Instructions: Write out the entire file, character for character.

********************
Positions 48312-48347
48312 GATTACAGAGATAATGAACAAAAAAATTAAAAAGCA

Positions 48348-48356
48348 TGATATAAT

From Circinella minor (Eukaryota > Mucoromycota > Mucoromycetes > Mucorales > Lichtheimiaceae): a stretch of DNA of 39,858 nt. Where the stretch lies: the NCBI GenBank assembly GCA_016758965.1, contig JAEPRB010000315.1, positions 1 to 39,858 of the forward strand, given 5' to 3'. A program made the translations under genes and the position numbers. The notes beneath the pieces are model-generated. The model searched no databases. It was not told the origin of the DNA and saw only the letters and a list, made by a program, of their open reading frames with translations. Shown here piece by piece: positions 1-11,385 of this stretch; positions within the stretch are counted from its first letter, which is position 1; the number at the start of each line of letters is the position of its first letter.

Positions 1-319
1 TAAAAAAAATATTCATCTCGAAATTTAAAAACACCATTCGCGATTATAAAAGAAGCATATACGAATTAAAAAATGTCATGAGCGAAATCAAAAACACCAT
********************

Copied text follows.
Positions 48312-48347
48312 GATTACAGAGATAATGAACAAAAAAATTAAAAAGCA

Positions 48348-48356
48348 TGATATAAT

From Circinella minor (Eukaryota > Mucoromycota > Mucoromycetes > Mucorales > Lichtheimiaceae): a stretch of DNA of 39,858 nt. Where the stretch lies: the NCBI GenBank assembly GCA_016758965.1, contig JAEPRB010000315.1, positions 1 to 39,858 of the forward strand, given 5' to 3'. A program made the translations under genes and the position numbers. The notes beneath the pieces are model-generated. The model searched no databases. It was not told the origin of the DNA and saw only the letters and a list, made by a program, of their open reading frames with translations. Shown here piece by piece: positions 1-11,385 of this stretch; positions within the stretch are counted from its first letter, which is position 1; the number at the start of each line of letters is the position of its first letter.

Positions 1-319
1 TAAAAAAAATATTCATCTCGAAATTTAAAAACACCATTCGCGATTATAAAAGAAGCATATACGAATTAAAAAATGTCATGAGCGAAATCAAAAACACCAT